Fishing in Oregon Tips & Trick With Flannel
Planning on fishing in Oregon? If so, good call. Oregon is home to some great fishing, especially if you’re looking for a state that has lots of different species to go after. Oregon is especially known for trophy steelhead and Chinook salmon, which are beautiful and exciting fish to cast for that you can’t find just anywhere. On top of that, the scenery is gorgeous, especially if you’re partial to the Pacific Northwest, and this can play host to lots of other outdoor activities as well. Even if you’re not planning on fishing anyway, I would still recommend going anyway, it’s an awesome place!
The goal of this article is to outline some of the best fishing spots in Oregon. Obviously, “best” will vary from angler to angler depending on what they’re after, time of year, level of experience, and how far they want to go. Therefore, we will highlight some of our favorite fishing spots in Oregon for different reasons. Hopefully, this may allow you to narrow your choices, or at least provide a starting point. Fortunately, it’s hard to go wrong in Oregon!
There are a few reasons that the Columbia River is an excellent place to drop a line. First, it’s huge, so there’s a large variety of reputable fishing spots along the river, each with their own unique characteristics. You can find a more popular area that’s been hot lately, or you can explore on your own and find a little more personal space.
One of the more popular spots to fish along the Columbia River is Buoy 10 and just upstream from it. This is located pretty much at the mouth of the river near Astoria. During the Spring and Summer, you can find lots of sturgeon, rockfish, and perch, while the late Summer and early Fall is infamous for chinook and coho salmon (ideally late August to early September). You can find chinook and steelhead earlier in the season as well, but more so upriver.
The area around Tongue point is also a good spot to try. It has more smallmouth, bass, catfish, and crappie, if that’s what you’re after, but also holds high potential for chinook, coho, steelhead, and walleye. Steelhead can be fished year round, especially if you can find a spot on the bank in the Spring and Summer, and chinook can be caught here in the Spring as well. Like lots of other spots in Oregon, Fall is a prime time for fishing salmon and trout, too.
Overall, the Columbia River is an awesome place to fish, particularly if you’re looking to land some gorgeous trophy chinook, steelhead, and coho. Whether you’re trolling, casting from a boat, or standing on the shore, there’s something for everyone, and lots of great spots along the river can be accessed from various parts of Oregon. There are also lots of guides available to help introduce you to the Columbia River with a bang!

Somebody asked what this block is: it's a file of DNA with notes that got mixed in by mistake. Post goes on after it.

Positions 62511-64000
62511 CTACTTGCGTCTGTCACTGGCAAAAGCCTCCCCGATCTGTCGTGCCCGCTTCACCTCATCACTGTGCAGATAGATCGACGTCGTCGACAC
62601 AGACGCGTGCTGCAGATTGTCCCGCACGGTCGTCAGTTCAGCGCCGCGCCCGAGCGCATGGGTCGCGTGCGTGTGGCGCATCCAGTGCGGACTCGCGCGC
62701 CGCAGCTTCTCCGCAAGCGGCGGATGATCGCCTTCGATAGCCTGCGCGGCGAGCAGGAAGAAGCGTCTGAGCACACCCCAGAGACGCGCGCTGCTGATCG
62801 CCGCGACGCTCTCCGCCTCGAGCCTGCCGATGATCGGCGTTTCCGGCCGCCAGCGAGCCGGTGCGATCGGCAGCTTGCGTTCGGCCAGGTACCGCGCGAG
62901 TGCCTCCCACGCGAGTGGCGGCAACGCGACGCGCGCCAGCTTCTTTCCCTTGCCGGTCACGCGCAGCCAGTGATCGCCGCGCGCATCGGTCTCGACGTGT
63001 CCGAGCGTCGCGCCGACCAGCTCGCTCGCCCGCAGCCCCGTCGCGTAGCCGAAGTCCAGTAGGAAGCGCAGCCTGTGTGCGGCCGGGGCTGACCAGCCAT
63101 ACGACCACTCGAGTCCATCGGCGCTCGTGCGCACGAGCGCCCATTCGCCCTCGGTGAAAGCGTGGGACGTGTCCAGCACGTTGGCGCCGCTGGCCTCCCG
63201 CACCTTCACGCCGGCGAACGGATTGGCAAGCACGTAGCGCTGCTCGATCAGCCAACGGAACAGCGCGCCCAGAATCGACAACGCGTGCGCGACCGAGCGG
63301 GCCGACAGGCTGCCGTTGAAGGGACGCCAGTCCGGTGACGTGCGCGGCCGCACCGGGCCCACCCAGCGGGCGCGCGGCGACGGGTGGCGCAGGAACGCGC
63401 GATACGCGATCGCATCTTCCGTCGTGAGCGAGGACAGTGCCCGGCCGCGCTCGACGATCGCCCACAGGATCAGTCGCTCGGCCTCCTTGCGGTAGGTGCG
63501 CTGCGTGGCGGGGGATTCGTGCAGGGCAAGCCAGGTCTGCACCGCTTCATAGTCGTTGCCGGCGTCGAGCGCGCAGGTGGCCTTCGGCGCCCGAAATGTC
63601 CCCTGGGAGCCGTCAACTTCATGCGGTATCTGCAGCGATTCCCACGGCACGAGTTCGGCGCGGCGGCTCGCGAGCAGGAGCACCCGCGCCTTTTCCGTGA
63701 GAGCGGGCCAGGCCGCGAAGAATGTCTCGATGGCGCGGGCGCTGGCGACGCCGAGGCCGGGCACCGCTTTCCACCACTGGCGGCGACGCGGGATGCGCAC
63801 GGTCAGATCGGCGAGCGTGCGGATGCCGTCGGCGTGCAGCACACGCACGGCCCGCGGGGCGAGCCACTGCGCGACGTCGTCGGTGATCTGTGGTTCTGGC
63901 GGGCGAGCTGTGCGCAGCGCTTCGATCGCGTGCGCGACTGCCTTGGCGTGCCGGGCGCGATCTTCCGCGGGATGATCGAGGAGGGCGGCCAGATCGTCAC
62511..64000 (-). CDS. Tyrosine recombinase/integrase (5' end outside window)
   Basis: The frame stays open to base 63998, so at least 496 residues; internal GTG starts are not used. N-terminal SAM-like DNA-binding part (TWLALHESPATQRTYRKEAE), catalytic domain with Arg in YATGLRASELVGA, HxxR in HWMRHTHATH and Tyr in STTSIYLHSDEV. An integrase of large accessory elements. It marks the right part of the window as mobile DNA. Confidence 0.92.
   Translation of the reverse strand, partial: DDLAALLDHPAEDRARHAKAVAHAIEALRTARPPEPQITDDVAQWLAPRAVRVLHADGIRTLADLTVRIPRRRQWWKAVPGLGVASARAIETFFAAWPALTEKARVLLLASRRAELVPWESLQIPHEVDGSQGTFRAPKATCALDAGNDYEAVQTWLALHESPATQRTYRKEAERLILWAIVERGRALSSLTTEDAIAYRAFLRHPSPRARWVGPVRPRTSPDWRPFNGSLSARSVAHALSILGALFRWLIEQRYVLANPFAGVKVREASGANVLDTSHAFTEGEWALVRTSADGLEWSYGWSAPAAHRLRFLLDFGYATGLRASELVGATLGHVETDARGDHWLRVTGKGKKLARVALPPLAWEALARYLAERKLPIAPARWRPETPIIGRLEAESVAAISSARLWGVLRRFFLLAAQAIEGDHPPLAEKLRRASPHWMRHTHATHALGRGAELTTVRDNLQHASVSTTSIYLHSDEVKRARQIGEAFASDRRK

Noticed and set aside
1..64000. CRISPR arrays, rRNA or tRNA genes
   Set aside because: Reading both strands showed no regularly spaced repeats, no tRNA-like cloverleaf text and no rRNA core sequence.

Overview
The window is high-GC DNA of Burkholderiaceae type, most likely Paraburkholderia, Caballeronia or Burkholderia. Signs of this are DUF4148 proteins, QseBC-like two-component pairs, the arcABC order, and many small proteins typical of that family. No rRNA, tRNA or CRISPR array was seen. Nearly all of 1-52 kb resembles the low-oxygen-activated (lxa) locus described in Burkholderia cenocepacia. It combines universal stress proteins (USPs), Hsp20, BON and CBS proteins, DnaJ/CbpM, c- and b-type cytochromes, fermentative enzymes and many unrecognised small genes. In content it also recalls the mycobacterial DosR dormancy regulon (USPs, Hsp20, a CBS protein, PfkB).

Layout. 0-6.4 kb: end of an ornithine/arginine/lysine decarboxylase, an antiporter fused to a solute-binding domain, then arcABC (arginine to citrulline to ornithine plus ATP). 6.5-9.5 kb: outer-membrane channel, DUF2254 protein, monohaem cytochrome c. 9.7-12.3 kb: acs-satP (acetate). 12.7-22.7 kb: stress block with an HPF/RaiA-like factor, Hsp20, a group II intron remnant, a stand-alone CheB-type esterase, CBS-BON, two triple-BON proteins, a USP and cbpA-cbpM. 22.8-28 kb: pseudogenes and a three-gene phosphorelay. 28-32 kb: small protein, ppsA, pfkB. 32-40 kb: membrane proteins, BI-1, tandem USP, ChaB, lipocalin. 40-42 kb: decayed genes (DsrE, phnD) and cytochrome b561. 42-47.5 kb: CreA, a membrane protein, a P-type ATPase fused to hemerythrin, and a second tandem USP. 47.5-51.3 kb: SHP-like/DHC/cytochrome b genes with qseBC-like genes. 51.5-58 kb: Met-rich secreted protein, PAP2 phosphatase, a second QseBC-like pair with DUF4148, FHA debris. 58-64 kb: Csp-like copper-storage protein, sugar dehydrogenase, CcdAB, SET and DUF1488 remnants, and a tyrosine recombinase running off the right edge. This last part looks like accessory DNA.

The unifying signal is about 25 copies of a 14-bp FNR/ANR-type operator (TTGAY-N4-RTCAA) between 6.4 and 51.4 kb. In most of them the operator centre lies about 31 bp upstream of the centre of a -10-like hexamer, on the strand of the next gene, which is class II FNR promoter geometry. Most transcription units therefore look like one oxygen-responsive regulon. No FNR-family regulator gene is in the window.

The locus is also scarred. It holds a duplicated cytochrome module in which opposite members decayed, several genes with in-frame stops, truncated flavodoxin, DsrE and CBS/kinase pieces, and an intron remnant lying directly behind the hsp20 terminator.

* NOTE: One thing to keep in mind is that the Columbia River is home to many different fisheries and the river is constantly monitored to ensure appropriate numbers of each species. This means that some sections of the river can open and close during the season, or bag limits may also change. Before heading out, take a quick look at the Oregon Department of Fish and Wildlife’s Columbia River Sport Fishing Regulation Updates.
Tillamook Bay is a great fishing destination overall, but if you’re fishing for salmon in Oregon, this is the spot. Tillamook Bay is interesting because it is almost completely enclosed, and all the rivers and streams feeding into it are highly productive. In the Fall, you will have the chance to cast for beautiful trophy chinook salmon, where 40+ lbs is actually quite common due to the sheer number of them.
Even though Tillamook Bay is rather enclosed, you still have a huge variety of areas to fish, each of which you can select based on conditions and tackle. For example, some anglers may prefer to hit the open water (maybe rivers are highly active), while other can explore points, entrance point of tributaries, or simply test different depths throughout the bay.
Aside from the Fall chinook salmon, there is still ample opportunity to catch lots of other fish. Spring chinook is around from April-July. Steelhead is also very abundant, with 5 main rivers acting as the producers: Miami River, Tillamook River, Trask River, Wilson River, and Kilchis River. Rockfish and perch can be caught year-round from the north and south jetties. Sturgeon can also be fished year-round, but if you’re bank fishing, aim for the Spring or Summer. As a bonus, Tillamook Bay is also quite well-known for Dungeness crab and baby clams!
Overall, this is a great fishing spot in Oregon, and the US in general, that is especially excellent for fishing salmon. There lots of variety for a relatively small area, which can make it a good spot to try multiple times, allowing yourself to learn from each trip while still maintaining a high probability of landing a big one. If you have absolutely no idea where you want to begin, we would suggest using a guide or charter for your first time there. This way you can get some local and professional advice about where to fish as conditions change, and you can get the most out of this fantastic fishing hole.